Secondary Logo

Journal Logo

Basic Science Aspects

An Ovine Model of Hyperdynamic Endotoxemia and Vital Organ Metabolism

Byrne, Liam∗,†,‡; Obonyo, Nchafatso G.; Diab, Sara; Dunster, Kimble∗,§; Passmore, Margaret∗,||; Boon, Ai Ching∗,||; Hoe, Louise See∗,||; Hay, Karen; Van Haren, Frank†,‡; Tung, John-Paul∗,#; Cullen, Louise§,∗∗; Shekar, Kiran∗,††; Maitland, Kathryn‡‡; Fraser, John F.∗,||,††

Author Information
doi: 10.1097/SHK.0000000000000904
  • Free



Sepsis is a leading cause of admission to intensive care with an estimated 2 million patients annually (1). For those unfortunate enough to progress to septic shock mortality may be in excess of 50% (2).

Hypotension is one of the defining characteristics of septic shock and secondary hypoperfusion has been thought to be critical in the development of multiple organ dysfunction (3). This has been the rationale to use fluid resuscitation as the first therapeutic intervention in septic shock to reverse perfusion deficits and prevent progression to organ dysfunction (1, 3). Experimentally this has been supported by numerous models of endotoxemic shock (4–6) with improved outcomes when cardiac output is increased with fluid resuscitation (7, 8). While the animal literature demonstrates consistent benefit with fluid resuscitation, the clinical evidence remains equivocal. Observational studies of fluid resuscitation have suggested both benefit (9) and harm (10) with the only randomized control trial of fluid resuscitation demonstrating increased mortality (11). This discrepancy in effect may be due to differences in the type of shock between clinical sepsis and commonly used experimental models. When administered to humans, endotoxin produces the characteristic hyperdynamic response seen in clinical sepsis (12). However, in both small and large animal models of endotoxemia, endotoxin frequently produces hypodynamic shock with rapid and severe reductions in cardiac output (4, 7, 13, 14). The models used to demonstrate a benefit with fluid resuscitation are all notable for being hypodynamic models of shock (15–18). It is conceivable that the therapies aimed at increasing cardiac output such as fluid resuscitation may have differing effects in hypo and hyperdynamic shock.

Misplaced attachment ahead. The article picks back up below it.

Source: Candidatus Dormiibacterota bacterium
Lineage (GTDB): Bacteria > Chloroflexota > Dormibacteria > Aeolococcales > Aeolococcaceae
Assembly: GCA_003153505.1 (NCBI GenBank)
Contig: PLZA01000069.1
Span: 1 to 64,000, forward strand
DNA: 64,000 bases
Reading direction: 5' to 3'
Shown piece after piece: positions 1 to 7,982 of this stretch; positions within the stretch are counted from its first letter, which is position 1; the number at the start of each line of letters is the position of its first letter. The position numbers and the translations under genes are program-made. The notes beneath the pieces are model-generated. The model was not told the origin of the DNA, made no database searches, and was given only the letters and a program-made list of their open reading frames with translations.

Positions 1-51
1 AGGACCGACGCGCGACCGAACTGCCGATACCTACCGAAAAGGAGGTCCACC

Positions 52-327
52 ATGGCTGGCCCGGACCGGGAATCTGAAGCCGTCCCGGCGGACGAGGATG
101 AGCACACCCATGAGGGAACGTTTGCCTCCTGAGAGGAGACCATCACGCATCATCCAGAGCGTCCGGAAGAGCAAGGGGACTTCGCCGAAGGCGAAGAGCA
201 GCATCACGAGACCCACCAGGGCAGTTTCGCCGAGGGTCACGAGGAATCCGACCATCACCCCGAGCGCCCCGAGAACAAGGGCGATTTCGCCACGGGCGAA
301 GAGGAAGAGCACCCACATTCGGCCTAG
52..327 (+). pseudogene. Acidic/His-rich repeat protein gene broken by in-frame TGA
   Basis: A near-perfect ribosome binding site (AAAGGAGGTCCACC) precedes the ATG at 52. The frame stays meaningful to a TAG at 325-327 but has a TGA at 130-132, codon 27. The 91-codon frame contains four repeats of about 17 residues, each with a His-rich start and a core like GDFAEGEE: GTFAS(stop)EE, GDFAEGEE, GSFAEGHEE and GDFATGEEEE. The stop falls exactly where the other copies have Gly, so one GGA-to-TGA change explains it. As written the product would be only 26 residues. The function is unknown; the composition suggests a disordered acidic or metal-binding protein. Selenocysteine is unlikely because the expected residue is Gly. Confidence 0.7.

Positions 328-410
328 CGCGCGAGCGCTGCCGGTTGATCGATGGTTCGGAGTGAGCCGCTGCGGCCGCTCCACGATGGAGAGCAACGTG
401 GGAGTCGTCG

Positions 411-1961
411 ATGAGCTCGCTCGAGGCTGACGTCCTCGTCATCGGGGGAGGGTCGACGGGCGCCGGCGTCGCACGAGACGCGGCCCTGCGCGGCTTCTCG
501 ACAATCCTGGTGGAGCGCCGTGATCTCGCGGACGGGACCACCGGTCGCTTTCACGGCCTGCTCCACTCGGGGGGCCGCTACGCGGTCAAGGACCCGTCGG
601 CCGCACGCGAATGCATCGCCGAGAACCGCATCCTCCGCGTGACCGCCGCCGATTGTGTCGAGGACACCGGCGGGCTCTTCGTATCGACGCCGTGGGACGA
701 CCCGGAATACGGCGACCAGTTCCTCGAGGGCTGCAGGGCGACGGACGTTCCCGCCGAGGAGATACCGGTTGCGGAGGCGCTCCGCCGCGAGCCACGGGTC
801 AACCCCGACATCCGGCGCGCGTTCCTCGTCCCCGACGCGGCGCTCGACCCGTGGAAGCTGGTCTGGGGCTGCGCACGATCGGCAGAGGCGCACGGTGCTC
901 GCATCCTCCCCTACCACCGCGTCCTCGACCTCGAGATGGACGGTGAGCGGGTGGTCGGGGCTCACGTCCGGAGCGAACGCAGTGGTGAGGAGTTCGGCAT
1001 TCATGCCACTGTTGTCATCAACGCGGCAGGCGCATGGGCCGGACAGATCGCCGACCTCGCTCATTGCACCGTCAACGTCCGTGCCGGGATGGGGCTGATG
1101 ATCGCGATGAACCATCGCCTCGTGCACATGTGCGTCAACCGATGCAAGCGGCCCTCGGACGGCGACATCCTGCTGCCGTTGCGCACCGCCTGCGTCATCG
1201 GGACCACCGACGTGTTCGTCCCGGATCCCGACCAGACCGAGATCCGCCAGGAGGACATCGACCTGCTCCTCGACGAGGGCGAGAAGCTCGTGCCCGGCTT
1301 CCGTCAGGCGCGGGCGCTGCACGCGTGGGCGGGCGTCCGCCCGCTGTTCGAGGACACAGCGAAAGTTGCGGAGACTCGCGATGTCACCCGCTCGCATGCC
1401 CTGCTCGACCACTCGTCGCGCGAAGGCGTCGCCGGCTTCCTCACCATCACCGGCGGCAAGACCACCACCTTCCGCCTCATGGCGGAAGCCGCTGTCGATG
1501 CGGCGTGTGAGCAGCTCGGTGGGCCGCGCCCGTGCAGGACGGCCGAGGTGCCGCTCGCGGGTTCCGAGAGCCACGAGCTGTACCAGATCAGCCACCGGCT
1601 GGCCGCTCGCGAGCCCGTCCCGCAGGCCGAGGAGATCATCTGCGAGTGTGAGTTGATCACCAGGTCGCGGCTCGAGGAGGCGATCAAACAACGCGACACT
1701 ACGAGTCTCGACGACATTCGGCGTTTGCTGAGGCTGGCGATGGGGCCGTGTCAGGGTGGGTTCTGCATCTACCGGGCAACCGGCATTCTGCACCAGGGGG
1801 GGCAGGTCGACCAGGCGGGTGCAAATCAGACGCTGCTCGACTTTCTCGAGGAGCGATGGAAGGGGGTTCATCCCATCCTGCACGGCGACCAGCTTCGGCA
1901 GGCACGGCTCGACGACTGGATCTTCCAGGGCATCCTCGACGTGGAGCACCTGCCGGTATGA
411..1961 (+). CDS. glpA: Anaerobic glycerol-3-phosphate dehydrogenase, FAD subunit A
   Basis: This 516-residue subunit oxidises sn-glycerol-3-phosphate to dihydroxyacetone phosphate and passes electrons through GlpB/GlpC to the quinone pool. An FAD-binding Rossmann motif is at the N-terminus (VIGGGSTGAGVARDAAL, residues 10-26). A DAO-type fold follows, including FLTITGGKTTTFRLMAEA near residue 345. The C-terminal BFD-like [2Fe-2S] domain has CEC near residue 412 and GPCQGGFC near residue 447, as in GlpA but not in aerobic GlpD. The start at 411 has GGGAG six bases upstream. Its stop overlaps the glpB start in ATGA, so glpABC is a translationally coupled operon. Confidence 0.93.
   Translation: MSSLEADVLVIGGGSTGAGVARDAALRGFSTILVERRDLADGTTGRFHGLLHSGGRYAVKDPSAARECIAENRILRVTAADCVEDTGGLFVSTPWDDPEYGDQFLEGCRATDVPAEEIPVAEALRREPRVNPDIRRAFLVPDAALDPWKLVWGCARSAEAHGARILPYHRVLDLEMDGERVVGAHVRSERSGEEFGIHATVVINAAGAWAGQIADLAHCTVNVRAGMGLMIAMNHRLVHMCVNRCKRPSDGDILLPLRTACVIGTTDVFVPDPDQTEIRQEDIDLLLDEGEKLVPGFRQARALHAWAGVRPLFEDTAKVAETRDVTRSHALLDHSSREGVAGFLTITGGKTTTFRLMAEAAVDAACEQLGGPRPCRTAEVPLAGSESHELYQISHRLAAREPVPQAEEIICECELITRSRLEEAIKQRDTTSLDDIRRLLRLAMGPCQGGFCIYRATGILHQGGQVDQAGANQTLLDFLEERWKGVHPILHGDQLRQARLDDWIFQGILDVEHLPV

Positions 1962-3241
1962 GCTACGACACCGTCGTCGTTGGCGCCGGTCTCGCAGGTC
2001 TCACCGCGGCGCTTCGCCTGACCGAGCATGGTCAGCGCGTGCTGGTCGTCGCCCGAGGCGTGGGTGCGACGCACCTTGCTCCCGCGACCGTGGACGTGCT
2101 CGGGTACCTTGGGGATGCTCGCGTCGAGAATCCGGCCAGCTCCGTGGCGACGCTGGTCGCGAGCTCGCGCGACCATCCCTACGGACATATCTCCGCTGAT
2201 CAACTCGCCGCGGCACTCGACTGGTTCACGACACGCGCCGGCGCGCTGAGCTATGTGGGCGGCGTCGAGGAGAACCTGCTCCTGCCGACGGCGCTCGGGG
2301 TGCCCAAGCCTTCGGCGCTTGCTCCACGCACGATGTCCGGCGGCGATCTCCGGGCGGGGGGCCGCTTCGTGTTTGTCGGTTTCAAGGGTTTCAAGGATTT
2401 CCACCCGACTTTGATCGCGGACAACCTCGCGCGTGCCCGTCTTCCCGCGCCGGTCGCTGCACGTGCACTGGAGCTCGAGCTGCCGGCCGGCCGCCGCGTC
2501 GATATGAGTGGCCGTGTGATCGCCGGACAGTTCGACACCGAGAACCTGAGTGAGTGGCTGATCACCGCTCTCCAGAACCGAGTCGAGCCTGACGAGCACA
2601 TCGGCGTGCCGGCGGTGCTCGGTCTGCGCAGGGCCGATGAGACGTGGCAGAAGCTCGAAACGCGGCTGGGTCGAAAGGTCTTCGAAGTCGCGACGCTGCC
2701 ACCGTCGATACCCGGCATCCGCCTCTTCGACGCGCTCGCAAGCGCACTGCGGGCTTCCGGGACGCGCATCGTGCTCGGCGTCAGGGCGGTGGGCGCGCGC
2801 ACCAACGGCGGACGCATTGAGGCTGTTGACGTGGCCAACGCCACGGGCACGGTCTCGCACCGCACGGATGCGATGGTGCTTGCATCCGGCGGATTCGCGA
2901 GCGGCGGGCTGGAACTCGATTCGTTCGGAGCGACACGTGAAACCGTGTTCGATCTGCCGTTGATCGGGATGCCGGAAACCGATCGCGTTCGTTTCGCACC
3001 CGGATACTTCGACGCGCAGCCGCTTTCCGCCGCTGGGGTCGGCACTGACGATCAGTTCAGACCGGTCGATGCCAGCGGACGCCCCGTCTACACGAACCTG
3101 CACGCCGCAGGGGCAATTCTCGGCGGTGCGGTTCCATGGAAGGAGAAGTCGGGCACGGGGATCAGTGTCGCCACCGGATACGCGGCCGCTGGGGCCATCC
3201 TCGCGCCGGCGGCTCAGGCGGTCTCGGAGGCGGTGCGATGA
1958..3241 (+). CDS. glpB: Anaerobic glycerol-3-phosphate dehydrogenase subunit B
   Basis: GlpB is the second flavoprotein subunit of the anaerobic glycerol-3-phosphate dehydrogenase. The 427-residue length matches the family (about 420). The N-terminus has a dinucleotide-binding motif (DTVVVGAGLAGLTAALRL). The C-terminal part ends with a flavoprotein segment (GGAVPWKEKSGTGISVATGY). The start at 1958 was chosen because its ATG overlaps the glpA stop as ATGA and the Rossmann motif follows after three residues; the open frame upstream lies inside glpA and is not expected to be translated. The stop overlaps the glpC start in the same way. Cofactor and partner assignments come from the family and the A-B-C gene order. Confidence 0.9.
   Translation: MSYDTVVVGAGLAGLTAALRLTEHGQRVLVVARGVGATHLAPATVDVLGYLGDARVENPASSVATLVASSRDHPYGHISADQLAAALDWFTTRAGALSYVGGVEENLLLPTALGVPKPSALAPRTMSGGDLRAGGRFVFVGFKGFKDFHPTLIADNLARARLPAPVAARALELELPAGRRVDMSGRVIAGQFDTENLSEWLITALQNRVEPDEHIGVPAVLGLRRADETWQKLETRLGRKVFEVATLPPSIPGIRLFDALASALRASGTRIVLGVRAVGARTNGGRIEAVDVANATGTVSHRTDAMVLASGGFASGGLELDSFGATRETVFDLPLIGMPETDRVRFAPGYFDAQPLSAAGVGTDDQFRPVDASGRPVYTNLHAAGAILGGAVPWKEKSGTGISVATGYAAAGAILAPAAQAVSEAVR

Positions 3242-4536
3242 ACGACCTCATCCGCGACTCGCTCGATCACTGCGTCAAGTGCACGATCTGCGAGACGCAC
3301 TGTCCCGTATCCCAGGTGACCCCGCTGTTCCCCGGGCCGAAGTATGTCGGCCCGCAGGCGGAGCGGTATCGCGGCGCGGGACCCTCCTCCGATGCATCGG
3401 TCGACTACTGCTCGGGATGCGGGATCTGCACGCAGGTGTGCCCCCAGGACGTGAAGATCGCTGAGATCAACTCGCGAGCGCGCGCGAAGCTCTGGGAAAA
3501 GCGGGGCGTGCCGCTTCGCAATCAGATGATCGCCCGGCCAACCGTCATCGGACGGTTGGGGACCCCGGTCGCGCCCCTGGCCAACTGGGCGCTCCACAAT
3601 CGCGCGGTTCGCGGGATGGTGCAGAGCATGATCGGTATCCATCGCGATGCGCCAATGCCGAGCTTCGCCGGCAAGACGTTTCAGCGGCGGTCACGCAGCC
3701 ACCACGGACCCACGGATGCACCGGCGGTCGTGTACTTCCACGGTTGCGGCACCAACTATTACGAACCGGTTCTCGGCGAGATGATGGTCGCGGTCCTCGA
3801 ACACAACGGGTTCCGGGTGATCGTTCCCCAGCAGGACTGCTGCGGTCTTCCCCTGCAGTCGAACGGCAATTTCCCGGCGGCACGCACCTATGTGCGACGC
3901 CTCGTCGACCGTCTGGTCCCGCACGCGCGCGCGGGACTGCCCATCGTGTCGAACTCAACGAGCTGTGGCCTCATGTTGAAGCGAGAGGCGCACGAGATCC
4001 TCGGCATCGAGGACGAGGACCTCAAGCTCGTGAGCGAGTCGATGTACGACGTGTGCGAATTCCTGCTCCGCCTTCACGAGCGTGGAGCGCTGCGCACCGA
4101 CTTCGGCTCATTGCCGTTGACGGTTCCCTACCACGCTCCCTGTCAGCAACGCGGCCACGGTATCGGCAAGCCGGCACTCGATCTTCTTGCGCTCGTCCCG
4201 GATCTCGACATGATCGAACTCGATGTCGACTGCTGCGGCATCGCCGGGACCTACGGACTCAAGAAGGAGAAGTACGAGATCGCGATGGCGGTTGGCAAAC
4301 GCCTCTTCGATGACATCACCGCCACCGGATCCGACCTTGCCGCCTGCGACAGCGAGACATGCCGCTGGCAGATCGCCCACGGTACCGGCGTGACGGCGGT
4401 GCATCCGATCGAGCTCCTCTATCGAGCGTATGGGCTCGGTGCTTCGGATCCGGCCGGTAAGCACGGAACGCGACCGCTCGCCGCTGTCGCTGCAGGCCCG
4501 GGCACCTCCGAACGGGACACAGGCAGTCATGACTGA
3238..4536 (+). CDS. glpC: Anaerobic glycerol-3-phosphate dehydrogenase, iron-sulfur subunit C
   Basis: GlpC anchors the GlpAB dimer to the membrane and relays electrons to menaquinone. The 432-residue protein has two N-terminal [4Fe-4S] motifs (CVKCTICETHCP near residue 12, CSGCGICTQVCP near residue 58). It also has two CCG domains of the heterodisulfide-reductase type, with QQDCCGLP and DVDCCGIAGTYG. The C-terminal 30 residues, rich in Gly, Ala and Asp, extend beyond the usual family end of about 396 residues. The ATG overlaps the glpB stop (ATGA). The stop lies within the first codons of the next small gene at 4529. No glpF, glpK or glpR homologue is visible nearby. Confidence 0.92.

Similarly, regional hypoperfusion and impaired oxidative metabolism have been proposed as central mechanisms in the development of organ dysfunction in septic shock (3, 19). This has been supported experimentally by a number of animal models demonstrating decreased regional blood flow across the vital organs (13, 15). Again notably these observations have been reported in hypodynamic models of sepsis and endotoxemia.